Dating violence: Young love shouldn't be dangerous

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Romance is top of mind for many young people in Michigan planning to celebrate Valentine's Day this weekend. And while teen romance can be tricky, it shouldn't be dangerous.

Paige Welch — a senior at Dewitt High School — is on the Michigan Youth Girls Advisory Board, a program of the Michigan Organization on Adolescent Sexual Health.



Welch explained that many teens don't know that relationship violence can be physical, psychological, or emotional. She said manipulating or controlling behaviors are becoming more common in young relationships, primarily due to social media.

"It's very hard to be happy and to feel safe when you're being questioned about who you're talking to," said Welch, "you're being questioned about where you are, and especially when it starts getting into giving passwords."



During Teen Dating Violence Awareness Month in February, Welch and other advisory-board members are educating their peers about healthy relationships. It's estimated that one in three teens experiences some type of abuse by a romantic partner.

An unhealthy relationship may start with control struggles, pressure, and inconsiderate behavior, and can escalate into more abusive tactics — with accusations, isolation and physical violence. Welch noted that it can happen in all types of relationships, regardless of a person's sexual orientation, gender expression, or gender.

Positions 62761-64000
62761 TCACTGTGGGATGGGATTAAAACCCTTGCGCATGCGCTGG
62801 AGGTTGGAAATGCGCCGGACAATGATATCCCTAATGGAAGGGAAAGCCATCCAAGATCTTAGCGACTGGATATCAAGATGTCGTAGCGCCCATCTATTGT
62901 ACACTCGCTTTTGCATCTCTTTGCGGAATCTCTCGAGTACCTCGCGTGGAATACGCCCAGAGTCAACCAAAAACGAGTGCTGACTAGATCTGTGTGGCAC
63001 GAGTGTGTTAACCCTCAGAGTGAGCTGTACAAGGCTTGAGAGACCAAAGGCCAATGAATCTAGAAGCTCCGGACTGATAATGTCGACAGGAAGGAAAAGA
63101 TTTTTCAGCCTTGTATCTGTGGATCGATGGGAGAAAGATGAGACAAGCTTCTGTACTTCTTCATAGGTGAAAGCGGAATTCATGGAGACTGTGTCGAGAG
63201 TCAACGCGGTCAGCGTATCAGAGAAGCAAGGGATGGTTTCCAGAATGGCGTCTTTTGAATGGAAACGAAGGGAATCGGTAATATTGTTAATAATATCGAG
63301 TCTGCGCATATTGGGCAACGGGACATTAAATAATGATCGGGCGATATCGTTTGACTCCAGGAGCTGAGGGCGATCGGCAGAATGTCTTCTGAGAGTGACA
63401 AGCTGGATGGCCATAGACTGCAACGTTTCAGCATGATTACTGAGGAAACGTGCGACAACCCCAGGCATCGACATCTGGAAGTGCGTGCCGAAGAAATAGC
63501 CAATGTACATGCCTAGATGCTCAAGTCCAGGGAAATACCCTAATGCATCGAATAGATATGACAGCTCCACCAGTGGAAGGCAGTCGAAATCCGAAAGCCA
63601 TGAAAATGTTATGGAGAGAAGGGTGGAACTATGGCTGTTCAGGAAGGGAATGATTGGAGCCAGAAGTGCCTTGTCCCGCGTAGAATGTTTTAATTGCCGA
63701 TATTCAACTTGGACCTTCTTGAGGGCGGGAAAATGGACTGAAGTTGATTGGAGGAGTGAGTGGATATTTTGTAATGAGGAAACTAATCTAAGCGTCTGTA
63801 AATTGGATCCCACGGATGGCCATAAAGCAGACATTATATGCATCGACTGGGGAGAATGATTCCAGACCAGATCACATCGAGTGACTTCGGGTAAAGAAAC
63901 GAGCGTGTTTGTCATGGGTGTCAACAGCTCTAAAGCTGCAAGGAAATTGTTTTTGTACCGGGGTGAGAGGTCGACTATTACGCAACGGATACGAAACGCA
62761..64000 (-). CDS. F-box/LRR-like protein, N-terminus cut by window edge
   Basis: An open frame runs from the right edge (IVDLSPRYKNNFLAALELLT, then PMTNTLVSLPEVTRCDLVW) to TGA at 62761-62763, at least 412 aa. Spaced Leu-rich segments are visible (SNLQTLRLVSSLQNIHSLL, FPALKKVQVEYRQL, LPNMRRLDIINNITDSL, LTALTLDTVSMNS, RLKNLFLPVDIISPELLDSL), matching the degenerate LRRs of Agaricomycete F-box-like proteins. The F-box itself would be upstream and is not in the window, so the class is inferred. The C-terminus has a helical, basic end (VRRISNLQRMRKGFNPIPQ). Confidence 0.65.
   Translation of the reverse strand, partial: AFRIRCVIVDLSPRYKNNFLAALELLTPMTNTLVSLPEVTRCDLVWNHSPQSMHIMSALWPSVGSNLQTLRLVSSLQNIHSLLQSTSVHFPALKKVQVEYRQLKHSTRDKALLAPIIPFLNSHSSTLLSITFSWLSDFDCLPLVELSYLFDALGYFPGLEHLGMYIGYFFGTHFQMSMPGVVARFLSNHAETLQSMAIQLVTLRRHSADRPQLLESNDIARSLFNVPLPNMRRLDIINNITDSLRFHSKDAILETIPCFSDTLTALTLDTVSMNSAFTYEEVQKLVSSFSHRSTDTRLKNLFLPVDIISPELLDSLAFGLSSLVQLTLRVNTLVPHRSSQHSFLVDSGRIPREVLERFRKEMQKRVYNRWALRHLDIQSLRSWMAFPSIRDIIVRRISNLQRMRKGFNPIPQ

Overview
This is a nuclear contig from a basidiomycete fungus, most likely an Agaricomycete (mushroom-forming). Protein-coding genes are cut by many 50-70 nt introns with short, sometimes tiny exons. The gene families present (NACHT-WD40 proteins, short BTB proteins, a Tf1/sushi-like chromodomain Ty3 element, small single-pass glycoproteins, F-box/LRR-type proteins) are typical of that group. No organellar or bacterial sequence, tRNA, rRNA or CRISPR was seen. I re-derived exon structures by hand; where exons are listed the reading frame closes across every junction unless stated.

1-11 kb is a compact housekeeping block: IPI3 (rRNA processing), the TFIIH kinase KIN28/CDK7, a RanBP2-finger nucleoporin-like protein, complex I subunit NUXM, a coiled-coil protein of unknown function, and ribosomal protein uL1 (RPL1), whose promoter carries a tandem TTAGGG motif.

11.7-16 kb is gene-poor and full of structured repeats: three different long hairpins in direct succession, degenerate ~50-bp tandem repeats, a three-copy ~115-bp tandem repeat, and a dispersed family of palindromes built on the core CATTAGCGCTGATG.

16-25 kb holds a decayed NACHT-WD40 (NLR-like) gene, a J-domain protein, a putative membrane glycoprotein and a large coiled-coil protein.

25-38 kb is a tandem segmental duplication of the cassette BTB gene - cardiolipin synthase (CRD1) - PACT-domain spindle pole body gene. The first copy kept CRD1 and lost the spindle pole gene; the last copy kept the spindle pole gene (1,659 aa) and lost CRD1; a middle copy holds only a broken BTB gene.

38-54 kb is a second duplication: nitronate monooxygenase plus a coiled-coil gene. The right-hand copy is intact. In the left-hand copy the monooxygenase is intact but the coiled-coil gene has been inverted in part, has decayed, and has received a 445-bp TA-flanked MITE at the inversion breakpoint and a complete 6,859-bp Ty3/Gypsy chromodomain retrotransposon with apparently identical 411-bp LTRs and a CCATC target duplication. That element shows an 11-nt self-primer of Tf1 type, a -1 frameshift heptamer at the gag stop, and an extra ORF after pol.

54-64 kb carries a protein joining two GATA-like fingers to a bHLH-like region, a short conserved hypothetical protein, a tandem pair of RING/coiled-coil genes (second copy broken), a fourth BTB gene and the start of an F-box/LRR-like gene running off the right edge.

"For some reason, society does have a harder time believing that it does happen to males," said Welch. "But it can happen to anyone, at any time in their life. And when it does happen, they need to have resources. And it's hard for males to get the resources when it's primarily geared towards women."

Welch encouraged parents to be proactive and talk to their children about healthy relationships and consent before they start dating. She added that the conversation should be factual, realistic, and honest.

"When we teach our younger kids about stuff, we don't use proper terminology because we're afraid that we can't share things with them like that yet," said Welch. "When in reality, it's the perfect time to teach them those things, because they're going to be receptive when they're little than when they're older. "

Teens and parents can get more information on healthy relationships and abusive behaviors online at loveisrespect.org.

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